The naming of JuliaDB.jl


Are these two different projects with the same name:?

Do you have any benchmark (or comparison of features) against sqlite, data.table, feather, fst or monetdb?

Does it use compression?

One of these is an organization the other is a project. Still the name clash is not ideal. Honestly, we’ve tried forever to come up with a different name for JuliaDB, but nothing else has stuck, so in the interest of getting it out there, we decided to just go with the working name that we’ve been using internally. There are three options:

  1. Both the org and the project can use the name “JuliaDB” and they can be disambiguated contextually.
  2. The org could be renamed to “JuliaDatabases”, which is arguably a more apt name.
  3. The project could be renamed to something else – we’re open to suggestions.

An aspect of understanding JuliaDB is that, compared to traditional SQL databases, which are all about transactional storage, JuliaDB is more about persistent computation and bringing code to data efficiently and seamlessly – including being able to store any kind of Julia data without fuss. So the “Julia” part in the name can be thought of as putting a strong emphasis on code.

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GitHub - JuliaData/JuliaDB.jl: Parallel analytical database in pure Julia is a package, whereas is an organization under which there are many database driver libraries. This could be confusing, and I think technically the plural JuliaDatabases is a more appropriate name for the organization.

Do you have any benchmark (or comparison of features) against sqlite, data.table, feather, fst or monetdb?

Not as of now, but we’re working on it. The candidates for comparison we are considering are pandas.Series and xts, (maybe also data.table) which are columnar in-memory databases in the same design space as JuliaDB.jl, rather than sqlite.

[quote=“StefanKarpinski, post:14, topic:3564, full:true”]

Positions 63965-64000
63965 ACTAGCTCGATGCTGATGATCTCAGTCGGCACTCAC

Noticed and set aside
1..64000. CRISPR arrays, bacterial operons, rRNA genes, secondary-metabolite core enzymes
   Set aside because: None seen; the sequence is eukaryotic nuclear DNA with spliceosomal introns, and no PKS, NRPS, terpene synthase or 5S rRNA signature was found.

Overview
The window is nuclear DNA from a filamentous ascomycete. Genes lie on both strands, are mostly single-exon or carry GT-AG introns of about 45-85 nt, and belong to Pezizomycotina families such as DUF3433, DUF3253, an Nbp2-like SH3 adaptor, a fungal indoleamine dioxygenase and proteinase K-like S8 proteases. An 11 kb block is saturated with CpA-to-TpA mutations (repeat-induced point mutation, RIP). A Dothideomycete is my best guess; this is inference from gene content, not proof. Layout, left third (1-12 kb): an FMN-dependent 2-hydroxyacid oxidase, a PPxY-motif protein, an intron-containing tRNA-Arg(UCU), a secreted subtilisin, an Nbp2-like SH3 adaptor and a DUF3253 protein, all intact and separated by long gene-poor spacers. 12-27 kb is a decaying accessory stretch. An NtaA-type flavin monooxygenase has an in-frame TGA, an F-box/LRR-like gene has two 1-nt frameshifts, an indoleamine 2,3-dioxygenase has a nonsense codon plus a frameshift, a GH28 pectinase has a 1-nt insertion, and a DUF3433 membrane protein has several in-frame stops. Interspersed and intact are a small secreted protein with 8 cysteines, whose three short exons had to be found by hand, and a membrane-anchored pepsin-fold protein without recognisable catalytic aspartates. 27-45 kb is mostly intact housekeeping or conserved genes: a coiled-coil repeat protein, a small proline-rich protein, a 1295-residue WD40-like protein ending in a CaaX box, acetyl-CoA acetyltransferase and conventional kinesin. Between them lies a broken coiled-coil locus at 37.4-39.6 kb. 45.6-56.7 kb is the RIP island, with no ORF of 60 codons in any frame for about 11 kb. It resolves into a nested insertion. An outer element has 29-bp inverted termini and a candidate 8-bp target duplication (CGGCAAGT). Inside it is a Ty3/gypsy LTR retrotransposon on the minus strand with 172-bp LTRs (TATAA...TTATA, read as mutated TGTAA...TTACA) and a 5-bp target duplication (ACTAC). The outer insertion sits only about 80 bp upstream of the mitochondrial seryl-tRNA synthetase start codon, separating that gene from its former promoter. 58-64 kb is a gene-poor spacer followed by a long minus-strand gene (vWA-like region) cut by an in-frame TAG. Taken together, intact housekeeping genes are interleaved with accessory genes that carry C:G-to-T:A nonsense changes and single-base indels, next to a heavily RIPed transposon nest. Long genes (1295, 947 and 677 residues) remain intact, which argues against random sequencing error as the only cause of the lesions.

Honestly, we’ve tried forever to come up with a different name for JuliaDB, but nothing else has stuck[/quote]
DistributedBytes.jl as suggested above?

I think that @ChrisRackauckas was suggesting “Julia Distributed Bytes” as a backronym for JuliaDB rather than suggesting that we change the name to DistributedBytes.jl. Personally, I’d be rather confused if I found a package named distributed bytes and it was a database. OTOH, I’m not sure what I would expect it to be.

I almost feel a non descriptive name like “Pandas” or “Hadoop” or something like that would be best for JuliaDB.jl (i.e. the package). It seems like a product that doesn’t just emulate something that exists already, and it combines a lot of different things into quite a unique, new thing, and I almost feel that any combination of existing terms will just point folks in the wrong direction as to what the package actually is.


Yeah, I was partially kidding to address @davidanthoff’s concerns that the name should have distributed in there. I say partially because I too am at least slightly confused by the name, and at least that interpretation worked :slight_smile:.

That should be done anyways IMO


How about Judid for Julia Distributed Database.

(Or are we over the whole “let’s just use some first name” thing ? :slight_smile: )

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I’m pretty happy with JuliaDB.jl for a name.

A Julia version of Pandas? Judid?


Judas? [ducks and runs]

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JuliaFin, JuliaRun, JuliaPro… JuliaFlow?

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Honestly, I’m still amazed that no one has jumped on the blindingly obvious JuliaSet.jl :wink:



  JuliaDB          JuliaFlex  
       DTable           FlexTable

Juice.jl (The glass looks like a database. That’s why)

Sorry for the off-topic but are there any plans for the core team to officially support the low-level libraries for the main relational databases? For example, the most complete PostgreSQL library ( is abandonware for almost year and lacks useful features (like pub/sub).

Half-joking of course (especially since I can’t think of anything better either), but shouldn’t it be avoided to use Julia in the package name? :wink:


One must assume that “the package is connected to, or endorsed by, contributors to the Julia language itself” :slight_smile:


What anout ODBC.jl?

From my perspective, using ODBC drivers for web apps is very rare. I don’t think it’s a common approach with any modern web development stack (certainly not Ruby, PHP, JavaScript, etc). Not even ASP.NET as far as I remember.

But I guess this can be a way to go if we can’t have up to date libraries wrapping the C API. Thanks for the tip.